Galindo Lab

Top- A histologic section of a human rhabdomyosarcoma tumor

Middle- A male and female fruitfly (reproduced from

Bottom Left- Confocal image of Green Fluorescent Protein highlighted striated muscle

Bottom Right- A mouse rhabdomyosarcoma histologic section



My lab’s research efforts are based upon a fundamental interest in the genetic and molecular mechanisms involved in childhood cancer. Within the group of malignant tumors that afflict children, those that grow from the skeleton and soft tissues (for example, muscle, fat) are called sarcomas and are particularly aggressive. Little is understood about how these cancers arise, explaining in part why they have been so clinically difficult to treat and cure. To attempt to address these issues, I study one of the most aggressive of these soft-tissue cancers, the skeletal muscle-type tumor called alveolar rhabdomyosarcoma (ARMS).

The critical genetic abnormality responsible for the development of ARMS causes two otherwise normal genes, named PAX and Forkhead in Rhabdomyosarcoma (or FKHR), to be abnormally fused together into one gene, called PAX-FKHR. This abnormal fusion gene is cancer-inducing, converting originally normal tissue into malignant cancer cells. Little is known, however, regarding how PAX-FKHR changes normal cells to cancer cells.

To answer crucial questions in ARMS biology, we have undertaken a new approach by utilizing one of the powerful research organisms available to scientific geneticists, the fruit fly Drosophila melanogaster. Our rationale for utilizing the fruit fly includes: 1) Decades of experimental work (rewarded with the Nobel Prize in Physiology or Medicine in 1995) have shown that, for virtually every important human gene, including cancer-related genes, a similar gene exists in the fruit fly; & 2) While having similar physiology, the fruit fly is biologically “more-simple” than humans, allowing for easier experimental manipulation, observation, and interpretation. Because of these benefits, I have been able to genetically engineer the fruit fly to express the actual human PAX-FKHR gene. Since the fly possesses similar PAX and FKHR genes in its DNA, the fly recognizes and responds to PAX-FKHR in ways similar to human cells. With this new strain of PAX-FKHR flies, which due to the comparatively small size of the animal can be entirely examined while alive under the microscope, I am now actively profiling in living animals how PAX-FKHR changes cell biology.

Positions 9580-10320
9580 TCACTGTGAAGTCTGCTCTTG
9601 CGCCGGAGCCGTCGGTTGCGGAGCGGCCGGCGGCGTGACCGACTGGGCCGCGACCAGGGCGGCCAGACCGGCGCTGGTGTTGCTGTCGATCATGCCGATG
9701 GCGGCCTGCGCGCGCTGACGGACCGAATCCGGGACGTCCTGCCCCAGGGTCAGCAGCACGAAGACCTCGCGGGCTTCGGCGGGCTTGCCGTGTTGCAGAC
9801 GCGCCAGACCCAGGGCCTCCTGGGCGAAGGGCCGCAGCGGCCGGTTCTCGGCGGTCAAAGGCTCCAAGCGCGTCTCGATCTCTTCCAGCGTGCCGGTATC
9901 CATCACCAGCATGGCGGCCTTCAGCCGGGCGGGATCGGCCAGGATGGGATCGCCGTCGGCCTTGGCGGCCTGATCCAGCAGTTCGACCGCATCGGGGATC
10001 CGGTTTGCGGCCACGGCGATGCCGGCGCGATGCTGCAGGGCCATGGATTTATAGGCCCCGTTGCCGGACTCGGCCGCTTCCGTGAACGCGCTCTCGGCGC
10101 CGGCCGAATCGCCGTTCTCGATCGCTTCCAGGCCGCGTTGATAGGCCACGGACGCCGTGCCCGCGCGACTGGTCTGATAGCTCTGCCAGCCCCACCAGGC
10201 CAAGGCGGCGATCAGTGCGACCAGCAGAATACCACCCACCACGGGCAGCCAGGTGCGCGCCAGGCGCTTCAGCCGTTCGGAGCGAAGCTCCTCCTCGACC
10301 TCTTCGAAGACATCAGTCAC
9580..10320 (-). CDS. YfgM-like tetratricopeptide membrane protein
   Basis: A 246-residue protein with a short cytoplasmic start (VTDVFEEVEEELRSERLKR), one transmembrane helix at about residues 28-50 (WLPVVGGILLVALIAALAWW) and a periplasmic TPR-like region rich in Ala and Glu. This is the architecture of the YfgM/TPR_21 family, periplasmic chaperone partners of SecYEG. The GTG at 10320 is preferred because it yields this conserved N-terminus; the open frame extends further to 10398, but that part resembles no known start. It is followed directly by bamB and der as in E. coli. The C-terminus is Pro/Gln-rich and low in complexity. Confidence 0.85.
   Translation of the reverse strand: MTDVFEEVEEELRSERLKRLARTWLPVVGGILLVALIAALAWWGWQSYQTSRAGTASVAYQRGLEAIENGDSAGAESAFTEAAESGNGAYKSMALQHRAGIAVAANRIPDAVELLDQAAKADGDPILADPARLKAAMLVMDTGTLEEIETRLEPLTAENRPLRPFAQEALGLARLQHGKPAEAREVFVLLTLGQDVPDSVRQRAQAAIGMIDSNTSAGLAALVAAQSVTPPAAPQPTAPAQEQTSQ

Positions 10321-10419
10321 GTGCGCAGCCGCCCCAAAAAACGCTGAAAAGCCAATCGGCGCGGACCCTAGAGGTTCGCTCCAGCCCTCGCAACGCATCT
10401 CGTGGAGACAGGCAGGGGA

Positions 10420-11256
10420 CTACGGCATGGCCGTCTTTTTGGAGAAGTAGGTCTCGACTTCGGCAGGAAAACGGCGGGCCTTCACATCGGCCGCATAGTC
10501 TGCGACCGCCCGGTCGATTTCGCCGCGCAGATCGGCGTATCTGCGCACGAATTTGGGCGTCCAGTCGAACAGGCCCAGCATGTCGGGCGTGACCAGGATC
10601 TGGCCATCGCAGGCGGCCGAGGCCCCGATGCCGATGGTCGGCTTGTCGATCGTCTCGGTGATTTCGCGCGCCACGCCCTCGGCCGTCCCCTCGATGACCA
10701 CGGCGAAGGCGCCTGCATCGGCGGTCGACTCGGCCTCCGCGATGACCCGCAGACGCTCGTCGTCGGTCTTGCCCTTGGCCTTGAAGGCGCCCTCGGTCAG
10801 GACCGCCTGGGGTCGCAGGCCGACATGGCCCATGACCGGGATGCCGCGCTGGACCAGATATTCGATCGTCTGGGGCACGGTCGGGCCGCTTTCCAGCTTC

Additionally, no individual gene, whether normal or mutant, ever functions completely alone. Instead, co-factors always participate in all cellular processes. Using techniques that are only available when experimenting with model animals like the fruit fly, my lab is systematically manipulating virtually every individual gene in the fly’s DNA (unbiased forwarded genetic screening) to identify previously unrecognized co-factors that function in concert with PAX-FKHR to convert cells to cancer. This approach is proving quite successful and is allowing for our identification of these participant genes. Importantly, the identity of these genes, and knowing from previous studies in other cellular processes how these genes often function, helps to explain how PAX-FKHR damages skeletal muscle.

By uncovering how PAX-FKHR cells undergo cancer transformation and isolating the previously unknown genes involved in this process, we hope to provide avenues for new therapeutic drugs, as well as the refinement of other ARMS experimental systems, which should significantly improve our future ability to treat these deadly tumors.


Home | Research | People | Publications & Awards | Fun